Plan for paper. You know your students will turn in plenty of papers once the year starts. What you may not realize is you'll also get lots of paperwork from your school early in the year - including some things you may not need to look at until May. Set up a box to file papers such as inventory lists that you don't need to fill out now but can't afford to lose. Otherwise, these can quickly turn into a tower on your desk that covers more urgent work. You can start off on the right foot by having a clean file box and hanging folders ready to go inside it. You'll also want a box in your classroom closet that says "ideas for later," where you can put the binders, folders, and workbooks full of potentially awesome teaching ideas from professional development sessions and colleagues. Then, be ready to turn your attention to grading students' work. Get at least two grades into your grade book the first week... and every week after that. Otherwise, ungraded papers can pile up and lead to a crisis when your first set of grades is due.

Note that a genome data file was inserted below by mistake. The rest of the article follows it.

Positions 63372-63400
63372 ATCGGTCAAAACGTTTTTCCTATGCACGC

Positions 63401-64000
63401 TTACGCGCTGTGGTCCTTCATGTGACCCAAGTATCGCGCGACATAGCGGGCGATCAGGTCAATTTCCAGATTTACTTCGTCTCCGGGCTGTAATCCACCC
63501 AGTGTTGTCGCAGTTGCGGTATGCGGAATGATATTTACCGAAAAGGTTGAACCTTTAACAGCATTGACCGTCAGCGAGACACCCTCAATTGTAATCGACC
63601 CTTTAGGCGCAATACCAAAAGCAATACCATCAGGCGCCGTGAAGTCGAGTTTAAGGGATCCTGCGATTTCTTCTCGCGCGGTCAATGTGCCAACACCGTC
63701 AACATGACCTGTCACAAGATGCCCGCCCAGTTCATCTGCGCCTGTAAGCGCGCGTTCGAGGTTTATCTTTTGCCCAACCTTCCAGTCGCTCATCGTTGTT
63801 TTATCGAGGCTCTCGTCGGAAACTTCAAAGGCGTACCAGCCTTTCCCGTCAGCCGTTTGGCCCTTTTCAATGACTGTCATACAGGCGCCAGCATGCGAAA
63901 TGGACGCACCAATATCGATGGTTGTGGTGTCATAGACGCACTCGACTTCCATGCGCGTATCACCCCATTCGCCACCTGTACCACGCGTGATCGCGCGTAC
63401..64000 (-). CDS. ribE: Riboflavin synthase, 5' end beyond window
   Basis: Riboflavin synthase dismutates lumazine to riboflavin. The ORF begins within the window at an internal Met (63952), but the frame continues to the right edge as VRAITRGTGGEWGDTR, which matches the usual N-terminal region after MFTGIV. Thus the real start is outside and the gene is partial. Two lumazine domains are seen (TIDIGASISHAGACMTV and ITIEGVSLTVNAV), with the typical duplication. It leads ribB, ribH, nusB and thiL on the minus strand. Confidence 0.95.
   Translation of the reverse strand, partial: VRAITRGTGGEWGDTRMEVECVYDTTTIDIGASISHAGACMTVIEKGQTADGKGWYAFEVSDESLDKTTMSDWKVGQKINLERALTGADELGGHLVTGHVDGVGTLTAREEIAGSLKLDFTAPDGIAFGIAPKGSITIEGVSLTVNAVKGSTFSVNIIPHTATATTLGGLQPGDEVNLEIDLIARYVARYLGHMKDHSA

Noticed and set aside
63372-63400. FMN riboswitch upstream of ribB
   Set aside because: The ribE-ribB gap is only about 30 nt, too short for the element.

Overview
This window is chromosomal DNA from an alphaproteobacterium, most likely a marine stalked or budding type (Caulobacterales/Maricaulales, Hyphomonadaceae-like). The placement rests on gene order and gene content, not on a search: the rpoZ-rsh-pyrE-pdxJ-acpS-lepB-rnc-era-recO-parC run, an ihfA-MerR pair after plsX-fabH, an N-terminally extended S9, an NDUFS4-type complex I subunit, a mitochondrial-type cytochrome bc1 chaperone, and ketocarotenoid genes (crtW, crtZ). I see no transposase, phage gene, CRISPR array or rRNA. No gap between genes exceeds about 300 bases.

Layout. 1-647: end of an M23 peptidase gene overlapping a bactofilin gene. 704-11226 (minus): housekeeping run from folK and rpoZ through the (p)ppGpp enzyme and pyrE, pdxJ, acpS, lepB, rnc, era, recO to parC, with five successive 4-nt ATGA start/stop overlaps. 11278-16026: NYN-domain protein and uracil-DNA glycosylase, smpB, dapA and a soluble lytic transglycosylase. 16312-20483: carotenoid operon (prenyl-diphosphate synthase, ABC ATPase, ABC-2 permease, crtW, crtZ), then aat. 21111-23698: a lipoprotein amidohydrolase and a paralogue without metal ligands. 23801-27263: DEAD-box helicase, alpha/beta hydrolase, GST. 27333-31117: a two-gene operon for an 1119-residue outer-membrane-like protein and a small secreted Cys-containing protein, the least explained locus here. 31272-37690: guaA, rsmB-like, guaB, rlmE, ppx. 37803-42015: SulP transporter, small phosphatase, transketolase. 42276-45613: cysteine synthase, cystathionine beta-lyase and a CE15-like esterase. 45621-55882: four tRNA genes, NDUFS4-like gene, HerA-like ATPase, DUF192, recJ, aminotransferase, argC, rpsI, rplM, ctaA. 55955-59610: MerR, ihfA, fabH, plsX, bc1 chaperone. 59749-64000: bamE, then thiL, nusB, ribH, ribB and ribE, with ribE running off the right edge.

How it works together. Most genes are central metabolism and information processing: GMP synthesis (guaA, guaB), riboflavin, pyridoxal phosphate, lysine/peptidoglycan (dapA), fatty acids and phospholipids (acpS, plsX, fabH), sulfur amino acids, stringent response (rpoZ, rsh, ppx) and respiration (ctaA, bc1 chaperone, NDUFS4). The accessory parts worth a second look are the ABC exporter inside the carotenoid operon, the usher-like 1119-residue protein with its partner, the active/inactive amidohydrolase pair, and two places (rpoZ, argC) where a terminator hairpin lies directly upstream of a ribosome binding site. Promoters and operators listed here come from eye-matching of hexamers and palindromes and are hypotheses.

Plan for sleep. There can be a macho culture among young teachers regarding the number of hours put in - for the kids. After all, don't kids deserve someone who will work tirelessly to make sure they reach their full potential? Sure they do, but they also deserve a mentally healthy adult who wants to be in the room with them. A teacher sleeping three hours a night and making up for it with a double-dose of energy drinks is not that person. Work hard, but also set a teacher bedtime for yourself and stick to it - for the kids.
Response From Dave Stuart Jr.
Dave Stuart Jr. (@davestuartjr) is a high school teacher who also writes and researches about literacy instruction, character strengths, and teacher flourishing. His blog is read by over 35,000 people each month, and he gives keynote speeches and workshops around the country. He believes that all students and teachers can flourish, and he hopes his work helps you toward that: